ikev2 remote-authentication pre-shared-key bsnetworking
 ikev2 local-authentication pre-shared-key bsnetworking
  • IPSec Proposal: (The same in ASA-1 and ASA-2)
crypto ipsec ikev2 ipsec-proposal TSET
 protocol esp encryption aes-256 aes
 protocol esp integrity sha-1
  • Crypto ACL to identify traffic destined to the tunnel:
! ASA-1
access-list VPN extended permit ip 10.0.0.0 255.255.255.0 10.0.1.0 255.255.255.0
! ASA-2
access-list VPN extended permit ip 10.0.1.0 255.255.255.0 10.0.0.0 255.255.255.0
  • Crypto Map combining all previous information into the outside interface:
! ASA-1
crypto map CMAP 10 match address VPN
crypto map CMAP 10 set pfs group5
crypto map CMAP 10 set peer 172.16.1.1 
crypto map CMAP 10 set ikev2 ipsec-proposal TSET
crypto map CMAP interface outside
!ASA-2
crypto map CMAP 10 match address VPN
crypto map CMAP 10 set pfs group5
crypto map CMAP 10 set peer 172.16.0.1 
crypto map CMAP 10 set ikev2 ipsec-proposal TSET
crypto map CMAP interface outside
  • To help understanding NAT we created some network object to be used later on: (On both ASAs)
! Inside network on both ASAs
object network 192.168.0.0_24
 subnet 192.168.0.0 255.255.255.0

! Natted Local Lan on ASA-1
object network 10.0.0.0_24
 subnet 10.0.0.0 255.255.255.0

! Natted Local Lan on ASA-2
object network 10.0.1.0_24
 subnet 10.0.1.0 255.255.255.0
  •  Finally the NAT rules:
! ASA-1
nat (inside,outside) source static 192.168.0.0_24 10.0.0.0_24 destination static 10.0.1.0_24 10.0.1.0_24
!ASA-2
nat (inside,outside) source static 192.168.0.0_24 10.0.1.0_24 destination static 10.0.0.0_24 10.0.0.0_24

Traffic going from Win4 to Win5 has the source address of 192.168.0.10 and destination address of 10.0.1.10. When it crosses the ASA from the inside interface to the outside the source is translated from the 192.168.0.10 to the address 10.0.0.10 and the destination stays the same, since the rule translates from the 10.0.1.0 network to it self.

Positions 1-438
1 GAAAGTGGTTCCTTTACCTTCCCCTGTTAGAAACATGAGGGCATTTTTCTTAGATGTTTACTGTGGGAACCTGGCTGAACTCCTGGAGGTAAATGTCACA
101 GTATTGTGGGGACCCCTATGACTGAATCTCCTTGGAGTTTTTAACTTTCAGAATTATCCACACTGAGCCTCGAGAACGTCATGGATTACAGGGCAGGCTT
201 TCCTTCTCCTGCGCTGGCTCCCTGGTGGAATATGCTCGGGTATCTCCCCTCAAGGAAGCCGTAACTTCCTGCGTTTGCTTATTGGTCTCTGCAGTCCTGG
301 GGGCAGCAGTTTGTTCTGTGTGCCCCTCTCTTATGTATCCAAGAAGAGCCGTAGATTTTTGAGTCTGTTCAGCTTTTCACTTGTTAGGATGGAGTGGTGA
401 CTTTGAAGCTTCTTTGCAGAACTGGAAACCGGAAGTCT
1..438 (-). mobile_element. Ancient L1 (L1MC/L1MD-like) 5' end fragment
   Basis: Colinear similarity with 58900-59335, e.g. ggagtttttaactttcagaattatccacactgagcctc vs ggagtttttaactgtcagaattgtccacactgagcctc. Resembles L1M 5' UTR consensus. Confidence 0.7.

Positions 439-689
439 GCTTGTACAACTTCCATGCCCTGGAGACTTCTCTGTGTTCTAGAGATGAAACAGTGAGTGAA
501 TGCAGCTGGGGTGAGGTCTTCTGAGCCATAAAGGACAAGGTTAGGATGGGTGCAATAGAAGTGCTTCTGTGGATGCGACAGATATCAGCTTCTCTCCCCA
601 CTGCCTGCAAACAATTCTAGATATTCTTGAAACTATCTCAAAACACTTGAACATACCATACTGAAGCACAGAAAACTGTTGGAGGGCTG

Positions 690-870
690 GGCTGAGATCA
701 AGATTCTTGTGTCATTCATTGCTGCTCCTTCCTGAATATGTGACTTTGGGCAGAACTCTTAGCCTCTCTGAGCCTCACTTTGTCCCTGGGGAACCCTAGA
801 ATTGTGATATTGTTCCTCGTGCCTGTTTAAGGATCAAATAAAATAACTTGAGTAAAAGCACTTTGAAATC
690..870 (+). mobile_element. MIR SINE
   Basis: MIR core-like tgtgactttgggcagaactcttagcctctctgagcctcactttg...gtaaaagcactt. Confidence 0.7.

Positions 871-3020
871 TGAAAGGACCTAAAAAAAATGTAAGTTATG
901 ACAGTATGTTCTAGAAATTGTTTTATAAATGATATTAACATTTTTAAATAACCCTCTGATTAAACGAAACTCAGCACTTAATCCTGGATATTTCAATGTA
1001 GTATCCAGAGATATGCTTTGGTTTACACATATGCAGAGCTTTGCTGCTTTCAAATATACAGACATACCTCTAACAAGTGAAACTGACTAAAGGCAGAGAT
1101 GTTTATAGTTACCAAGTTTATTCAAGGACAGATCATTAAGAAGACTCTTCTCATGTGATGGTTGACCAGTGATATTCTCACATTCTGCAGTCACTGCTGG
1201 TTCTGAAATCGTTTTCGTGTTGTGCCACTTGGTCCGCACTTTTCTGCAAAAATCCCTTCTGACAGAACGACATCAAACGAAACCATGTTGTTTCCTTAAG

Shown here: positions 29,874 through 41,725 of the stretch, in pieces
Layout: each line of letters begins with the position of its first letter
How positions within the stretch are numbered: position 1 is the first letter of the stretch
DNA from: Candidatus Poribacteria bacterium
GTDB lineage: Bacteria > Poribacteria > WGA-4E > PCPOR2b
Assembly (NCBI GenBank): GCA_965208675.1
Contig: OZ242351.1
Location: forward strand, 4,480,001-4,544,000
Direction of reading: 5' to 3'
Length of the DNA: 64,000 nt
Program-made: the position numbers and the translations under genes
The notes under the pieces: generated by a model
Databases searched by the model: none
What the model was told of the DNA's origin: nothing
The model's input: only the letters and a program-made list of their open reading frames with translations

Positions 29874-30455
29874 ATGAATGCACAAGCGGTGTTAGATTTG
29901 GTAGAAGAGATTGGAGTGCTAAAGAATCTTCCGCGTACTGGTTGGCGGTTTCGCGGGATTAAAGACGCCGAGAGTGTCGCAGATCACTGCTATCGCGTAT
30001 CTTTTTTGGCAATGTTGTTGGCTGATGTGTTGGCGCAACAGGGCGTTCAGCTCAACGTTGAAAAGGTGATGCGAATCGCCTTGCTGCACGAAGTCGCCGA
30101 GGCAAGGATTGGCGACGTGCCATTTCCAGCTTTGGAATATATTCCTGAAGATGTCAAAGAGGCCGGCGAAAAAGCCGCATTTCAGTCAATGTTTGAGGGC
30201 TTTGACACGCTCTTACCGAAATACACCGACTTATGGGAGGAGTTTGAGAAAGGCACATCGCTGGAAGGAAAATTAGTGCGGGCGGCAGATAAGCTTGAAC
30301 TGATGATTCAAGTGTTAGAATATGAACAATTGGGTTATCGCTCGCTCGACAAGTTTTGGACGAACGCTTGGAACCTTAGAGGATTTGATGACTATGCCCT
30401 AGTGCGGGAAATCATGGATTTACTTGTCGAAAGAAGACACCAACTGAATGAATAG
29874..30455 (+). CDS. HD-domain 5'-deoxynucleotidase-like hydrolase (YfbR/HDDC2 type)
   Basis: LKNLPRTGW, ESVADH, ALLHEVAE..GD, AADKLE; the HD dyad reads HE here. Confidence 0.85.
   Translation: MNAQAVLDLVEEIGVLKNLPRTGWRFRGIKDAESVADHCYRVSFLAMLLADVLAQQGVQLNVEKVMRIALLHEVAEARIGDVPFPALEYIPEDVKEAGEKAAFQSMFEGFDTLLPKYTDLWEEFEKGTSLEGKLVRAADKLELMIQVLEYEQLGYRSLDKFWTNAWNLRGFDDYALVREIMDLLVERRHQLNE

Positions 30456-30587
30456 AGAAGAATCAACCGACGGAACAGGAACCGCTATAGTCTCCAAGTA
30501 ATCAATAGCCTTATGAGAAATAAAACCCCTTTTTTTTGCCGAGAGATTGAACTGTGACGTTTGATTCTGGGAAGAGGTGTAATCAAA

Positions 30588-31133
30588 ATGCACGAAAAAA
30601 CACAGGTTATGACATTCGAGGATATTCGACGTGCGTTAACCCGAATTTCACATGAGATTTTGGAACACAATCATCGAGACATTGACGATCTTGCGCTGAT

So let’s test it:

asa_twice_nat_ping_vpn

ASA-1(config)# packet-tracer input inside tcp 192.168.0.10 www 10.0.1.10 www

Phase: 1
Type: ROUTE-LOOKUP
Subtype: input
Result: ALLOW
Config:
Additional Information:
in   0.0.0.0         0.0.0.0         outside

Phase: 2
Type: IP-OPTIONS
Subtype: 
Result: ALLOW
Config:
Additional Information:

Phase: 3
Type: NAT
Subtype: 
Result: ALLOW
Config:
nat (inside,outside) source static 192.168.0.0_24 10.0.0.0_24 destination static 10.0.1.0_24 10.0.1.0_24
Additional Information:
Static translate 192.168.0.10/80 to 10.0.0.10/80

Phase: 4      
Type: VPN
Subtype: encrypt
Result: ALLOW
Config:
Additional Information:

Phase: 5
Type: VPN
Subtype: ipsec-tunnel-flow
Result: ALLOW
Config:
Additional Information:

Phase: 6
Type: IP-OPTIONS
Subtype: 
Result: ALLOW
Config:
Additional Information:

Phase: 7
Type: FLOW-CREATION
Subtype: 
Result: ALLOW 
Config:
Additional Information:
New flow created with id 534, packet dispatched to next module

Result:
input-interface: inside
input-status: up
input-line-status: up
output-interface: outside
output-status: up
output-line-status: up
Action: allow

I couldn’t end my first post without thanking Andrea Dainese and all the team behind UnetLab. You guys rock and you have made our lifes much easier.

For the rest of you, stay good and see you on the next post.

Check this post to understand the packet flow process through the ASA.